Clean up: to the chokecherry trees

Normally, I would not have done clean up on a Sunday, but the chokecherries needed to be picked, and we couldn’t get at the two trees with the ripest berries.

Which turned out to be 4 trees… 😀

Here are the ones behind the garden beds where the old wood pile used to be.

The arrows are pointing to the two chokecherry trees. They are close enough together that I had thought they were just one tree at first. All around them are dead cherry trees with live cherry saplings coming up the bottoms, along with other odds and sots that have come up since I cleared things away last year.

I started on this side because I figured taking out the dead cherry trees would be the more difficult job. Especially since we were getting spotty rain, so I wasn’t going to string out extension cords to use the electric reciprocating saw!

This is how it looked when I stopped.

The fallen spruce tree and poplars behind them kinda make it look like they’re not cleared, but there is plenty of space to walk around them now.

While the girls started picking berries, I moved on to the other side. This is how it looked before I started.

In the spring, I had cleared a path to the junk pile to access the wood stacked in it, and I’ve been trying to keep things clear around the Saskatoons. You can see those on either side of what’s left of the path, and the arrow is pointing to the chokecherry tree. Which is actually two trees next to each other.

Most of what’s here is spirea and thistles, with a bit of burdock, plus a few other things hidden by the spirea. I figured this side would be much easier to clear, since I could basically just yank them out of the ground.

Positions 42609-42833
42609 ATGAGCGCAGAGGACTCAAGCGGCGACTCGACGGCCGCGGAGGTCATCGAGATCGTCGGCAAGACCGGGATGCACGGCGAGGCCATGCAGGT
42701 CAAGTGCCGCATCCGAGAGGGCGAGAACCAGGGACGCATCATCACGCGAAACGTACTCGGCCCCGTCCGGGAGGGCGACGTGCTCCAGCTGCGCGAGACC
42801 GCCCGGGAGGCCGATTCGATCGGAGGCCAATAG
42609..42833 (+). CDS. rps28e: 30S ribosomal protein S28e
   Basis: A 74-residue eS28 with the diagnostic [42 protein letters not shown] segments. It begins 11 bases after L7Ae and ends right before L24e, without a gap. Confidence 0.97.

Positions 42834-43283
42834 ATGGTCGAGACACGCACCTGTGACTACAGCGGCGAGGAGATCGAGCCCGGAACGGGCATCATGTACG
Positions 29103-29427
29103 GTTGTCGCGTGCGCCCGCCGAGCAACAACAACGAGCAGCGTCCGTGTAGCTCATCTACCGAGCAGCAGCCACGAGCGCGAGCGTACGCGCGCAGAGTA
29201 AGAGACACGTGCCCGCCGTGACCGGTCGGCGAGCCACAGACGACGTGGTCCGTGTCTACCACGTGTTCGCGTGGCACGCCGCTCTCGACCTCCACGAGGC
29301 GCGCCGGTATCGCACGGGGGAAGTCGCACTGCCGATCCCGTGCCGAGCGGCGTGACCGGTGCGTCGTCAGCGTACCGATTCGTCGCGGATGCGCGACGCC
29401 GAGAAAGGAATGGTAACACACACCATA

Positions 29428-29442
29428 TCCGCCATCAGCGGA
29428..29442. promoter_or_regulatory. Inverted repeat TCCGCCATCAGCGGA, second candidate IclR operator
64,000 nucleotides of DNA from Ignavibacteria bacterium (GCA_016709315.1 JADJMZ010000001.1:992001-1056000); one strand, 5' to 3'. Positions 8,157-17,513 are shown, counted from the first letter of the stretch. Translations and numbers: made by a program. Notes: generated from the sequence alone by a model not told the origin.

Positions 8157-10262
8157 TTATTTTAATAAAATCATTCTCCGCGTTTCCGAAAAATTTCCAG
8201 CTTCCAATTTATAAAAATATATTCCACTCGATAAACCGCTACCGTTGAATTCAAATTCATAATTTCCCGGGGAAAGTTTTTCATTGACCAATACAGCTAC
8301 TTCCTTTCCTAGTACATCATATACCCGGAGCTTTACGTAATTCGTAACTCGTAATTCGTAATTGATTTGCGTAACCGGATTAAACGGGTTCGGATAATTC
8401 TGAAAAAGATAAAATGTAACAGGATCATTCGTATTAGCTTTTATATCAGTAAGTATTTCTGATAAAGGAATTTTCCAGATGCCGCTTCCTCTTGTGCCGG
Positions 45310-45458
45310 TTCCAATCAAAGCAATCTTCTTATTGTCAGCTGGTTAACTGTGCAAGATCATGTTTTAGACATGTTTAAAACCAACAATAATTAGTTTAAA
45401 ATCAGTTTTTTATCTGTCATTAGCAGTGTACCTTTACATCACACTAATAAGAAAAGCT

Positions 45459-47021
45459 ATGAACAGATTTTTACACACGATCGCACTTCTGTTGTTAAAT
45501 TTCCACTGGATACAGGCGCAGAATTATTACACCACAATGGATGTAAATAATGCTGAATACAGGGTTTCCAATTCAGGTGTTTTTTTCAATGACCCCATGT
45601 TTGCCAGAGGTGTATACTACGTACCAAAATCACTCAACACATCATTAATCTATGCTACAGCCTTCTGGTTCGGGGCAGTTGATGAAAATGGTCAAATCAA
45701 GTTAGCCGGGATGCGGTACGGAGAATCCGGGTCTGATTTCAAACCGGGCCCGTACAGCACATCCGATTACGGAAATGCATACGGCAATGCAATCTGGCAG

I really should know better by now.

The spirea and thistles were, indeed, easy to pull up.

First, I’d forgotten about the fallen spruce tree in there, and how close it was to where I needed to go.

It’s been there for a long time, so I was pulling out bits and pieces that had broken off as it fell, as well as breaking off or pulling out rotten branches that were jutting out all over.

I’d uncovered the one stump that I already knew about, then found another, smaller one, beyond it.

As I worked my way closer, I found something else.

There’s a reason we call what started out as a pile of neatly stacked boards that used to be covered with a tarp, a “junk pile”.

So… that’s… wire? It looks like the wire from those little decorative fences you can get to put around garden beds.

Also, there’s an old pallet there.

Because, of course there is.

Don’t mind me. After clearing out the old wood pile and dragging away a couple dozen rotten pallets, I’m not much of a fan of those anymore! 😀 I remember having to work my way around it, while searching for boards in the pile that weren’t too badly rotted.

As I worked my way closer, I found the chokecherry trees grew through the partially rolled up wire. Which gives an idea of how long it’s been hidden there!

That wire really does look like it’s from one of those little fences, undone. It even has cross pieces still wound into the twists.

At this point, I stopped!

It was clear enough to reach the trees, and most of the berries. So I started picking those, while the girls harvested carrots and little squashes. 🙂

The piles of debris will wait until tomorrow to be hauled away!

This pile is almost all spirea and thistles, with a few smaller branches from the fallen spruce tree tossed in. I had to pull up some of the wildflowers, too. They’ve shown up all over the place this year, so there are plenty more around the yard.

This pile is mostly the cherry I cleared away from around the first chokecherry trees, plus the larger pieces of the dead spruce tree I was working around.

These are pieces I set aside to keep for future crafting or carving purposes.

As for the chokecherries, we picked about a gallon pail of them. The girls had picked from the tree by the squash beds, and the ones among the lilac hedge, too. Lots were left behind for the birds. We are finding more chokecherry trees deeper in the spruce grove, that are not ripe yet, so we will have more to pick, later on.

Now to decide on what to do with them. 🙂

The Re-Farmer

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